Living with Mosquitoes in Disease-free Contexts: Attitudes and perceptions of risk in English wetlands

Adriana Ford, Mary Gearey, Timothy Acott

    Research output: Chapter in Book/Conference proceeding with ISSN or ISBNChapterpeer-review


    Mosquitoes are amongst a small coterie of insects whose mention within general conversation provokes an instant reaction. Joining ticks, horseflies and midges, mosquitoes conjure in the mind a time, a place, of interaction. Human and mosquito lives are entwined. Most people can recollect mosquito encounters—of high-pitched whines that prevent sleep, of walking through swarms on a summer’s evening, of inflamed bites scratched until they bleed. Mosquitoes are intrinsic to what cultural cartographer Rebecca Solnit (2010) describes as the “living maps” of our perambulations through our lives and through places; an unbidden fellow traveller whose companionship we never quite manage to shake off, and whose presence appears at the most intimate of times.
    Humans and wetlands have been interconnected across time, deep time. Though deep time is a contentious term (Irvine 2014), we can say that over the millennia, humanity’s dependence on wetlands for all aspects of survival is non-contestable (Schmidt 2017). This is true even now, as wetlands across the globe provide a range of ecosystem services which humans depend on, including food provisioning in forms as diverse as agro-industrial rice production, cranberry harvesting, subsistence fishing, foraging and wildfowling. Human development is closely linked with wetland environments, and this in turn has meant that humans have sought to live alongside fellow wetland species—including mosquitoes. In this chapter we explore these interrelationships to interrogate contemporary perceptions of risk associated with mosquitoes.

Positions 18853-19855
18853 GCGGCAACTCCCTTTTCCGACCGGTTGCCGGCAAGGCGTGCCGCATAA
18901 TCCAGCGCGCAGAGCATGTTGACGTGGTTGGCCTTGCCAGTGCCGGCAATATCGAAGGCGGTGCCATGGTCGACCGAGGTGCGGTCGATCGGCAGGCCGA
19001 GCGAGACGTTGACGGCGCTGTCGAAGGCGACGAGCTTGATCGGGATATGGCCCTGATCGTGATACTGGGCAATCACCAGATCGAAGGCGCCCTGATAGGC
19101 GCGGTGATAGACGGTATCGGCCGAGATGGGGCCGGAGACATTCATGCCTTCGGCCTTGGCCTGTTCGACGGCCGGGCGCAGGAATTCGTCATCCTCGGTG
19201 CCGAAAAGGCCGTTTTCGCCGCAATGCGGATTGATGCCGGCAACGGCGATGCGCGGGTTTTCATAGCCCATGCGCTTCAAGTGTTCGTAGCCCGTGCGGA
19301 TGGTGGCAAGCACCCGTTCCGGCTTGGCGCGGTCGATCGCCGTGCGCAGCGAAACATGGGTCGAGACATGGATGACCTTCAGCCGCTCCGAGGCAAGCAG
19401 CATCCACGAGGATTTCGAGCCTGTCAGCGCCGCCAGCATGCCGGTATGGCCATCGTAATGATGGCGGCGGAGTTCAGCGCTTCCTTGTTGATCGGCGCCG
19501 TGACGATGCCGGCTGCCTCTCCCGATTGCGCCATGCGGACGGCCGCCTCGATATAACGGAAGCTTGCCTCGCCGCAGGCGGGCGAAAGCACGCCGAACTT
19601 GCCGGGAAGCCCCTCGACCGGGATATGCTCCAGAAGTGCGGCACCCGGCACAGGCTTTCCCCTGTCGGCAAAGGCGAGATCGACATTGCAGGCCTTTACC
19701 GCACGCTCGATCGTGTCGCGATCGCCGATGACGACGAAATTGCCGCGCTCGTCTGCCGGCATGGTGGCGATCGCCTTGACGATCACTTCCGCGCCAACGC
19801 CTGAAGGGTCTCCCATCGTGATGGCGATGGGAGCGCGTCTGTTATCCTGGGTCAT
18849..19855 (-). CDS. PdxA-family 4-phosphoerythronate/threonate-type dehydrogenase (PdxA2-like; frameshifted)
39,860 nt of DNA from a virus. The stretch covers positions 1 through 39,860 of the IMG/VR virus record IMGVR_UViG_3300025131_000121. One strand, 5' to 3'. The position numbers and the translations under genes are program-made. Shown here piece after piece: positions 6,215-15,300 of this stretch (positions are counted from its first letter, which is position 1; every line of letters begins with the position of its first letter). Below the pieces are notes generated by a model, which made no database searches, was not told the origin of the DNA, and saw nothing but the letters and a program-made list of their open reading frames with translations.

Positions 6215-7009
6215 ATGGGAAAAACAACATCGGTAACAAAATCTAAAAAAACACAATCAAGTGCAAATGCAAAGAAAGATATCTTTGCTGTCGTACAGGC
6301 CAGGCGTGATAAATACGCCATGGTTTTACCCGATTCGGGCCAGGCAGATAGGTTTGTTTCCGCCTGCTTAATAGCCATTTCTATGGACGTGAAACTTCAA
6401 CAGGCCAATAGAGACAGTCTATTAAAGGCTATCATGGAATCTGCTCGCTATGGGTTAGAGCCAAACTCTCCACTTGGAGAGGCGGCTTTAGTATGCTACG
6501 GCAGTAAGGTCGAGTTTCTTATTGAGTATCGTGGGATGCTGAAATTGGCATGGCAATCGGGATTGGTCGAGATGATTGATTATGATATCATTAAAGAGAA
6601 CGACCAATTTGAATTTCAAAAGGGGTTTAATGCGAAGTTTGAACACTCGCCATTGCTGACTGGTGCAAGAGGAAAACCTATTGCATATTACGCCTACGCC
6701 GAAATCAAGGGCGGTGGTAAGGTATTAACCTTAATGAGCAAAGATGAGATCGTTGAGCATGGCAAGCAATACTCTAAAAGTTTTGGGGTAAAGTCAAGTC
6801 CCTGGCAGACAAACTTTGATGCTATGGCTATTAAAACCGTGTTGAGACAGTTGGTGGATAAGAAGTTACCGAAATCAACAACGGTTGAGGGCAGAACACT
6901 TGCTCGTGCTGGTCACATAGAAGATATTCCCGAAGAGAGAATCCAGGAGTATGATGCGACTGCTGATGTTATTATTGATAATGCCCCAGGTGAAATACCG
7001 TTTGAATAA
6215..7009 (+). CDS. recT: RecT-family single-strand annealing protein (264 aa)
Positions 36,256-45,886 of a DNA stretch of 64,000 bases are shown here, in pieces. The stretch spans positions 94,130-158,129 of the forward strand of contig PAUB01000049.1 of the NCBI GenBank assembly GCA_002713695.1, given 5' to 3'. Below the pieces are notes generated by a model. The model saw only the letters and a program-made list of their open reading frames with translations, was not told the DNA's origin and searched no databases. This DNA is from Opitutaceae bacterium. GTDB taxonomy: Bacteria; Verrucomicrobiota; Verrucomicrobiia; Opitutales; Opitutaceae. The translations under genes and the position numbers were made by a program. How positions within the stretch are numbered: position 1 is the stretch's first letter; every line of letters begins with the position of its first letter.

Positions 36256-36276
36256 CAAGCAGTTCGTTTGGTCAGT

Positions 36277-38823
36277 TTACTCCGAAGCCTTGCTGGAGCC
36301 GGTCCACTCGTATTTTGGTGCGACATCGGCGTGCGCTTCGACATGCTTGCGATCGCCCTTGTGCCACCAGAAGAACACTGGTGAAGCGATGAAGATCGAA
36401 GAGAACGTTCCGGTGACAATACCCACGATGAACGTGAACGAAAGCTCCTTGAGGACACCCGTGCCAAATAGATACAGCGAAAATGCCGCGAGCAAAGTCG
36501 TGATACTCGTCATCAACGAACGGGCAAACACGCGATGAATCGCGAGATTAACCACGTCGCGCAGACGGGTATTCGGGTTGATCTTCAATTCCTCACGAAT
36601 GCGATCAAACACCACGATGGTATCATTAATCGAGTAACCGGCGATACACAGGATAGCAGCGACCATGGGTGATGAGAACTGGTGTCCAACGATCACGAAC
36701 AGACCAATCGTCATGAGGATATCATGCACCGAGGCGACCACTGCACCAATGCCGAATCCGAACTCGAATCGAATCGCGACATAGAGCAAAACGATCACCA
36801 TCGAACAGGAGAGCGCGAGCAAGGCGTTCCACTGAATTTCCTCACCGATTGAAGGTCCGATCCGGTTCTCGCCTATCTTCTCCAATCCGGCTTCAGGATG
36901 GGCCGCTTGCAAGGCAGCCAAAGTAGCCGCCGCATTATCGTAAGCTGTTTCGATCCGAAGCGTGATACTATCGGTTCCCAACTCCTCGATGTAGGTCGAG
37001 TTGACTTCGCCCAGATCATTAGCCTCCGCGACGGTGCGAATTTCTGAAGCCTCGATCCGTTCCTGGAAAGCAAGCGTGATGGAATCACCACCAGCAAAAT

Original languageEnglish
    Title of host publicationMosquitopia
    Subtitle of host publicationThe Place of Pests in a Healthy World
    EditorsMarcus Hall, Dan Tamir
    ISBN (Print)9780367520052
    Publication statusPublished - 2 Sep 2021

    Publication series

    NameRoutledge Environmental Humanities


    • wetlands
    • mosquitoes
    • risk
    • perceptions
    • climate change


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